Twenty Years

wedding dress

Today marks twenty years since I said “I do”  and 12 years since I had divorce papers served. I look at that girl, 19 and proud, round faced, wearing her grandmother’s wedding dress from 1949 and I think, “who is she?”.  I also think of that 27 year old forging a new life during the separation and think how vastly different they were.  Both proud, both resolute in the decisions being made, but more than hesitant in each life.

I look at these pictures and remember sitting in a Mormon church in Puyallup, surrounded by friends wondering what I was doing there. Let me pause here:  I was not Mormon, nor even remotely religious. I was raised by a recovering Catholic mother and a father who studied Judaism. You can maybe see where this is going, right? I’ll come back to this, don’t worry.

I was sitting in the church thinking, Was I ready?  Was he the one? Was I just doing this because it’s what’s expected? (Answer key: no, no and yes)  I remember my friend Aaron offering to drive me away if I needed. I stayed put and we exchanged vows, me in my vintage satin gown, my groom in Aaron’s borrowed and over sized suit. We were young, broke, and in retrospect, a hot mess.

I’ll say it now: I was a crap wife.

I’ll let that sink in.

Who I was at 19 was not who I was at 27, and is not the person I am today at 39, just as who I am now will not be the same version of myself in another 20 years. 19 year old me was learning, yearning for adventure and finding out who I was. I had gone from being a military brat living at home, to briefly living with roommates, to getting married.  Am I saying that 19 year old’s shouldn’t get married?

No, not at all. I am saying that I should not have.  I wanted a life outside of my small military upbringing and I thought…no, I needed, a life bigger than that.

I wanted travel, I wanted to go back to college, I wanted to experience life and as it would turn out, my expectations of what I had planned for life were vastly different from that of my new husband. Remember that difference in religion? Well, turns out when you are from very different backgrounds, it can be super hard to marry one persons beliefs with another.

We loved each other, sure, but I think he wanted a wife that stayed home and doted, and I wanted to be a provider. I was loud, independent even then. Dear reader, you’ve met me right? We fought. We struggled, it got dark and it got bad, and eventually it ended.

Working three jobs, keeping house, and managing his band wasn’t enough. Him wanting something I couldn’t be didn’t work.  So it turned into late nights arguing, and eventually me walking away, and him hating me with both of us looking back on the past annoyed instead of celebrating our happiness and our travels. But it never ends there, oh no. No matter how bad it gets though, there’s always a lesson.

So, here’s what I learned:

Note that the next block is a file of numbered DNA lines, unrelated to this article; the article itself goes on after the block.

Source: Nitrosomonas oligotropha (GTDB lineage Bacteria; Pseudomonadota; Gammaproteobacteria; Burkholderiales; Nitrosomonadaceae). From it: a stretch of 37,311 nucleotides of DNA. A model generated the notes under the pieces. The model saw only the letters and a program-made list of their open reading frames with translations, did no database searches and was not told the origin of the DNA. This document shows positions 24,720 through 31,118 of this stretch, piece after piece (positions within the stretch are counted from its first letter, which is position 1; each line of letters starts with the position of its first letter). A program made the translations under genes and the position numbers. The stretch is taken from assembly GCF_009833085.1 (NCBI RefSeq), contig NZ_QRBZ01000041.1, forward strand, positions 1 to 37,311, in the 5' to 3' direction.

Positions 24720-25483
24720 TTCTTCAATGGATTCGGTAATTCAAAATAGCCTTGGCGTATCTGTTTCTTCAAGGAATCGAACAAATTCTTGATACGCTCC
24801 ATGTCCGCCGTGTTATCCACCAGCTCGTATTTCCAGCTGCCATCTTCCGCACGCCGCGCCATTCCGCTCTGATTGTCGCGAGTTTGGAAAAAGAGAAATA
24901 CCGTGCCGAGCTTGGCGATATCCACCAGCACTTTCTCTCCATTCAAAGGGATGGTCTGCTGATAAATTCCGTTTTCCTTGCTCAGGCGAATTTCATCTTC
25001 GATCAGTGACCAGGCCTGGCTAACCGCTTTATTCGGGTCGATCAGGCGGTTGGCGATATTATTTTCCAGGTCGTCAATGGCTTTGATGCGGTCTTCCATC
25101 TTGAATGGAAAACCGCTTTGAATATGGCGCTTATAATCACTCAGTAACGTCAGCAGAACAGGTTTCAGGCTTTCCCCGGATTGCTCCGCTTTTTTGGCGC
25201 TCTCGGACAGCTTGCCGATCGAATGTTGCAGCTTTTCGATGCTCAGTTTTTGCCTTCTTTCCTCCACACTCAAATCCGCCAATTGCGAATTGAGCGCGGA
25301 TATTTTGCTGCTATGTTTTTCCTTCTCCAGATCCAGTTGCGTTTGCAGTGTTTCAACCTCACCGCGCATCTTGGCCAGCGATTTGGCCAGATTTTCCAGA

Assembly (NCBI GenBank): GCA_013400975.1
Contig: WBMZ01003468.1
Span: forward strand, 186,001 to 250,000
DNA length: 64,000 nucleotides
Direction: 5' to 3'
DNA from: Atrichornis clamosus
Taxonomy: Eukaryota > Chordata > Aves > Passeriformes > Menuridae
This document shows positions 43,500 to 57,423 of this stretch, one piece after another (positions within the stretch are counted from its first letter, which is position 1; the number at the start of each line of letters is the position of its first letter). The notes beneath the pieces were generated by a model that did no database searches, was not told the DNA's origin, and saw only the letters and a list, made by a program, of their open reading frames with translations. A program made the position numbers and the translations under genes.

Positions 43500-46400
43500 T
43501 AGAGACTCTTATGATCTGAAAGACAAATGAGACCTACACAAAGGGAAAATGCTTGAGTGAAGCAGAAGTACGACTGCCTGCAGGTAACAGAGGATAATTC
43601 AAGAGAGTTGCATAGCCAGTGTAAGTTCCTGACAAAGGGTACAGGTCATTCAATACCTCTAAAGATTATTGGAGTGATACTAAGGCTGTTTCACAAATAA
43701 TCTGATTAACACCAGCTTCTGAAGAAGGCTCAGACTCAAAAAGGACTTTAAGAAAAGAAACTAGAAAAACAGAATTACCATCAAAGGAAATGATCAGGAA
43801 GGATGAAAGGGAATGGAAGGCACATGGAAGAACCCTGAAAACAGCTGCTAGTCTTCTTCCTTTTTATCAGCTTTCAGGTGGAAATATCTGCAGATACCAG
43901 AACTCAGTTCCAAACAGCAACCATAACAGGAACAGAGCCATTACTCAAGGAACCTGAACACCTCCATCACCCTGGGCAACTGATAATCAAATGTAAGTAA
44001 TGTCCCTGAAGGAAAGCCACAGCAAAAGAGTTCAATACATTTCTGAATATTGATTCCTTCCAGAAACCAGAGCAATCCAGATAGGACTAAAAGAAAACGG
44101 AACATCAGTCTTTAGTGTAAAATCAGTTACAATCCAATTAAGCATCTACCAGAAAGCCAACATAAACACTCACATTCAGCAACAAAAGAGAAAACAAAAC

1. Have conversations about expectations in career, family and life. If you want to continue your travels and your partner hasn’t left the area in which they were born, you may have issues.
  2. If you want to pursue degrees and have a career, and your partner wants you to be at home and have kids, you may have issues.
  3. Talk and don’t stop. At some point, we stopped talking, and we stopped trying. I stopped being curious and engaging with him. I stopped asking about his day, as did he and the divide grew.
  4. Make sure you’re in it for the right reasons. I wanted a change from the life I knew and thought that he could be the one to give me a life. That was a lot of pressure to have put on him.
  5. Communicate needs (see a trend here?). If you don’t advocate what you need and want, you’re not going to get it. People can’t give you what they don’t know you want and need. And if they do know and don’t give it to you….well, you’re better off without them.

Was it all me? Goodness no. He had his issues, as we all do, and had no business getting remarried. However, this isn’t his story. This is mine, and the story of that sweet, sweet dress. That being said, I do wish him well, wherever he is these days.

Am I a pro at this stuff now? HA…no. I still have so much to learn. For so long I looked back on those days, angrily. I wanted to grab that 19 year old, steal her super sweet 84 Pontiac Trans Am with that loud V-8 engine, drag her from that wedding, speed off into the sunset saving her a lot of heartache and frustration. But with time comes acceptance, and I now look back every year at where I was, and where I am going and focus on being grateful for the lessons learned, even if I don’t consistently follow them.

One last tip? Move on. When it doesn’t work, and you’ve tried, let it go. The day I had him served was the first day I felt like my life was my own and I was starting something just for me. Once those papers were handed out, I made an offer on a house, and a few years later started my own family.

Sometimes it takes finding what you don’t need, to get what you do. To who we were, and learned to grow from,




  1. Nikki says:

    Gosh this sounds so similar to my story. (Previous marriage and all). Hugs sweet friend and amazing advice to future relationships.

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